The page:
Why we love Haiti and El Salvador and why you should go

Haiti and El Salvador are two beautiful countries. And Africa is a magnificent, stirring and magical continent. They have had terrible problems, some of their making, some not, and in degrees still have serious problems. But what countries don’t?


What follows is our Pop Up Guide to Haiti and El Salvador, two wonderful, gorgeous, fun, safe places to vacation. We highly recommend them.






Your beach bungalow balcony view at Moulin Sur Mer. Not shitty. Just sayin’. Photo provided by Wonderlust



Smack dab in the middle of the West Indies, bordering the Dominican Republic and surrounded by five of its own idyllic islands, one of which is Tortuga (you’ve probably heard of that), and Jamaica somewhere off to the west, is Haiti. I know you know it because of the partially devastating Hurricane Matthew that came through just about 18 months ago, and the earthquake in 2010, of which, January 12, is the seventh anniversary, but you may not have really known where it was. So now you know where it is, in the Caribbean with 1,100 miles of coastline.


Recovering slowly but well, and still not, nor was it ever really, overrun with tourists, it is somewhat of a haven. It’s no secret that with all it’s natural disasters and humanitarian crisis — and throw in government corruption — Haiti is an anguished third-world country and one of the poorest on the planet. But it’s friendly, safe and beautiful, and tourists are welcomed and greatly appreciated


Its tropical climate is hot and humid but perfect around 80 and cooler in the evenings. Its rainy season is usually April thru June and October thru November, with the stormy season in between. It has several lakes and is also home to the second largest lake in the West Indies where you can see crocodiles and pink flamingos, like David Lynch designed it, plus beautiful, breathtaking rugged mountains. Lots of options for car rentals from the capital if you want to explore. And yes you do.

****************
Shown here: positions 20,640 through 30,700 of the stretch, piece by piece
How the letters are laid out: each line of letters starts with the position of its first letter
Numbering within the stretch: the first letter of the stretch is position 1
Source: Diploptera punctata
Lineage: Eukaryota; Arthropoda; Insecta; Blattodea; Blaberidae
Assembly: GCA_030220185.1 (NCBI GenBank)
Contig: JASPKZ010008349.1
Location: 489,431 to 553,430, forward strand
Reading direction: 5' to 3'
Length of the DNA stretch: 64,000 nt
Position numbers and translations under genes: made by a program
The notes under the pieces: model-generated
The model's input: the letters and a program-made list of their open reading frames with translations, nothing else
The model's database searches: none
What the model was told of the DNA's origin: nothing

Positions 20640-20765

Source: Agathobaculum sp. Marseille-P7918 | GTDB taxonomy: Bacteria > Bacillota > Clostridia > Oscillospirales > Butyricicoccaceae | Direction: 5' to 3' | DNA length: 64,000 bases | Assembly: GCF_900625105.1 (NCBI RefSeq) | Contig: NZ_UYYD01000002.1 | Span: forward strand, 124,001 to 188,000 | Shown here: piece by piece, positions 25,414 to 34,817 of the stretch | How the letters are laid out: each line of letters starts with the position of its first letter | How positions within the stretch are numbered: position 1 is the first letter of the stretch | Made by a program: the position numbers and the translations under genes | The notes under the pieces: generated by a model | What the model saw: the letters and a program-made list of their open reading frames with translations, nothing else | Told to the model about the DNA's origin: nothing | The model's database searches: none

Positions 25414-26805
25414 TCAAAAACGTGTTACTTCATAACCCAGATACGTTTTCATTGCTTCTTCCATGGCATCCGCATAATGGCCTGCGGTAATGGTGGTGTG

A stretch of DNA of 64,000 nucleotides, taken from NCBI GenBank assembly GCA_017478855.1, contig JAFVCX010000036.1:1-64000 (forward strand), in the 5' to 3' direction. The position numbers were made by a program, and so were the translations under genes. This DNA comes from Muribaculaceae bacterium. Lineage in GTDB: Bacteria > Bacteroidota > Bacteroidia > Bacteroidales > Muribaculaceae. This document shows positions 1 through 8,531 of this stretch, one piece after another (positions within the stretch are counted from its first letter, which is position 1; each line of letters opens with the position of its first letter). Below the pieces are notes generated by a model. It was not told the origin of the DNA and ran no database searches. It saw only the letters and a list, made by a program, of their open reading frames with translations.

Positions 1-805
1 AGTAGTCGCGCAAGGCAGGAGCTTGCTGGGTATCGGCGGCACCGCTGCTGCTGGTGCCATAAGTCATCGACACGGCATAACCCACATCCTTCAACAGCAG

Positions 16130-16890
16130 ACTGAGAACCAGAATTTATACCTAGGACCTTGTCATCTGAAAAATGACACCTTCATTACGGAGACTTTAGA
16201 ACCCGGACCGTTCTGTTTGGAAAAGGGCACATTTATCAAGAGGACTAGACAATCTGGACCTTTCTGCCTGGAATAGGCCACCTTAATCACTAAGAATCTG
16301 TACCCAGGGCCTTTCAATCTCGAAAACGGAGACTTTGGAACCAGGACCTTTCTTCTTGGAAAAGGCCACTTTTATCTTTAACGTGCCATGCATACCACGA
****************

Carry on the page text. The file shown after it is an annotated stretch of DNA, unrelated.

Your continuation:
Fly direct in two hours from Miami or four from New York. Main operators are American Airlines, Delta and JetBlue. Add Air France from Miami.


Haiti, the birthplace of voodoo as we know it (its roots come from Africa) has an eclectic culture that is a mix of African and European influences. The food is a blend of indigenous and international cuisine — Creole, African, almost Arabic spices and complex, tasty sauces, simple preparations using them, lots of fish and chicken and vegetables often combined with cashews. Delicious.


Its vibrantly colored gingerbread houses adorn the hills of the capital Port-au-Prince.





Karibe Hotel, Petion-Ville, above Port-Au-Prince Photo provided by Wonderlust


Moulin Sur Mer

Overlooking Gonave Bay in Montrouis, Moulin Sur Mer offers everything you need for a relaxing (or not) stay, from their spa packages to dive packages. Everyone is happy. Stay in a beach bungalow or a suite. It seriously doesn’t get much better.


Karibe Hotel

A glorious, one-of-a kind hotel offering 174 spacious and uniquely decorated rooms, with balconies overlooking the city or the mountains. And free wi-fi. Good for conferences too. Bring the whole company! Field trip!


The Presidential Suite goes for around $900 per night and is not shoddy. Unlike the US President and his gutter mouth.


El Rancho

From the NH Hotel Group, El Rancho in Petion-Ville is a scant four miles from the center of Port-au-Prince, but near the embassies, many restaurants and other hotels, as well as art galleries and great shopping. It also has an outdoor pool, casino and 24-hour gym.






When restaurants don’t have a website, it means they’re too busy making delicious food. Papaye, considered the top restaurant in Port-au-Prince, may have slow service, but who cares when you can enjoy a stiff rum cocktail while waiting for your fried plantain with crabmeat and creme fraiche.

48 Metellus, Port-au-Prince, Haiti

Tel: +509 3701-2707


Fior Di Latte

Highly regarded Italian restaurant and a break from local Creole. In Petion-Ville. You can walk it off on your way back to the hotel